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A plan for developer events
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We need to define our budget request for FY2016-17 developer events, as part of T124420: Technical Collaboration narratives and budget for strategic work.

In the current fiscal year our big items are the Wikimedia-Developer-Summit-2016 and the Wikimedia-Hackathon-2016, and they comprise organization logistics plus travel sponsorship. Wikimania's hackathon is not included here because its organization and budget are part of Wikimania itself.

While the Wikimedia Hackathon looks like well aligned with T124420, as of today the significantly more expensive Summit is not very consistent with the goal of Boosting developer contributions. We have several logical options:

  • Re-focus the Summit in order to have an event that contributes directly to the Technical Collaboration team goals.
  • Stop organizing the Summit (or organize it with a different budget) and use the budget for other hackathons or developer events with a focus on outreach and community contributions.
  • Re-focus the Technical Collaboration team goals.
  • Assume that the main goal of the Summit and the Technical Collaboration team are different, but still valid in both cases.

No matter what, we need a clear plan for an ask of $120k USD ($100 for logistics, $20 for travel sponsorship) + extra accommodation costs of WMF employees (very rough and conservative assumption: 60 travelers x 3 extra nights x $200 night = $36,000 ). In previous editions we had hesitations between internal discussion vs outreach.

Event Timeline

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Regarding re-focusing, supposing the summit style event in San Francisco is held in San Francisco, would it make sense to convert days 2 and 3 to a hackathon and make a stronger push for San Francisco Bay Area techies to come and help hack on Wikimedia open source projects? By the way, for the purpose of quarterly planning, I've been thinking the first week or two of February would be a good time for this sort of thing, in order to make travel budget stretch for development teams looking to do user story mapping and so forth.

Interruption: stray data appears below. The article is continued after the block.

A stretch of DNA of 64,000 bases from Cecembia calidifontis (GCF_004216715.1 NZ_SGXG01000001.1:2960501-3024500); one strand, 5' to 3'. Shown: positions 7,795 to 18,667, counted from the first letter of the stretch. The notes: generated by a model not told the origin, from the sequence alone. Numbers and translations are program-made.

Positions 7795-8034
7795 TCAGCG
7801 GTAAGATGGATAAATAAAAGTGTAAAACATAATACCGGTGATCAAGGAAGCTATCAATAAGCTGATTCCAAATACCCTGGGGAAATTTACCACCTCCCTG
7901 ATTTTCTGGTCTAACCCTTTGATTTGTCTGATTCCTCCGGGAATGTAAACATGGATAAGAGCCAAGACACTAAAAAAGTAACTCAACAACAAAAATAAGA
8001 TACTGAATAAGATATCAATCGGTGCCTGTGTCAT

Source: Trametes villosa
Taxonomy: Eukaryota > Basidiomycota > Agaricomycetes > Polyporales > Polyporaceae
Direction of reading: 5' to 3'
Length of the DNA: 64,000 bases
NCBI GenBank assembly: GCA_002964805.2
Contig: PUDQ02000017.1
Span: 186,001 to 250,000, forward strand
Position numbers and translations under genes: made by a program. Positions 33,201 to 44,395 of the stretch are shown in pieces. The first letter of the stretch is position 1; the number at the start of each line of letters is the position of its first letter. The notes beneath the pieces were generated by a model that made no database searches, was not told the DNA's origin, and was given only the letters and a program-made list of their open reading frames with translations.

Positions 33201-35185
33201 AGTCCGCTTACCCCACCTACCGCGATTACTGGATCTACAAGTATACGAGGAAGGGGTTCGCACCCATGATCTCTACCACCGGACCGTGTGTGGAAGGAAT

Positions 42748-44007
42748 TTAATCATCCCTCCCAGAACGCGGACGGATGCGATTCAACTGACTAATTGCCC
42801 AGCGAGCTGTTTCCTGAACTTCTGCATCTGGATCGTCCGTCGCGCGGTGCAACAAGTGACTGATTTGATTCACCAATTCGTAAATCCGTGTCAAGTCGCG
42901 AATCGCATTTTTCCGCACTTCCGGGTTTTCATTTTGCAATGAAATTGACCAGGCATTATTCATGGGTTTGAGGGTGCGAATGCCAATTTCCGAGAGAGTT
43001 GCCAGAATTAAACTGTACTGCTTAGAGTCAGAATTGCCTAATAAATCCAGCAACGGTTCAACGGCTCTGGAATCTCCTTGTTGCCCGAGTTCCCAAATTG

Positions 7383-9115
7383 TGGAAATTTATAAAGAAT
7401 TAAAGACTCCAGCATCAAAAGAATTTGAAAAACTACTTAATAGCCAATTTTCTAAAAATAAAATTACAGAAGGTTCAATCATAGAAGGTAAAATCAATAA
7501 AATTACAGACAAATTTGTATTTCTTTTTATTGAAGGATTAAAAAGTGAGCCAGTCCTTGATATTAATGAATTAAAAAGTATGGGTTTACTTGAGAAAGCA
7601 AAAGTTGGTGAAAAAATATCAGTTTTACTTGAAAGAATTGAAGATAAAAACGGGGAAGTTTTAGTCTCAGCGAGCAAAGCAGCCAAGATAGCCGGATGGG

Regarding other events, engagement of developer user groups in different cities for hacking sessions seems sensible. Many cities have sizable developer user groups and I imagine many of them would be happy to help. The important thing is having knowledgeable people there to guide user group members through account setup, ground rules, etc.

Regarding the centralized physical WikiDev Summit 2016, I remembered two other concepts. Not necessarily better, just food for thoughts or more investigation:

  • Canonical made their Ubuntu Developer Summit online-only at some point. I don't know exact reasons (it saves money though :P ) and if there is information available which aspects have become better or worse by that switch. They have 14:00-20:00 UTC times for it IIRC.
  • Mozilla Summit 2013 had three physical locations (two in North America, one in Europe). Timezones still apply so I'm not aware of (plus cannot remember) real-time collaboration between people at different venues. Keynotes were either streamed or recorded and played later at other venues.

The summit is important and we should keep organizing it. It is the "professional/constructive relations event" to balance the "amateur/exploration relations event" of a hackathon. Yin and Yang. As to how many people and how many days.. Well that's always difficult to determine I guess.
I liked that we took the extra day this year for a hackathon, since otherwise people do that DURING the event, which is just annoying. And they will hack, because people are together and that brings a sort of cross team/crowd alignment which is difficult to achieve throughout the rest of the year.

I would welcome a few smaller developer events throughout the year in various places. Basically events that would not require a ton of scholarships, that can be organized in a simpler way. HOWEVER, events like that very much need to be carried by that same local community. The question is if we can find and enable such communities well enough, and find a rhythm in organizing those. We need a bit of TEDx kind of dynamic for that ideally.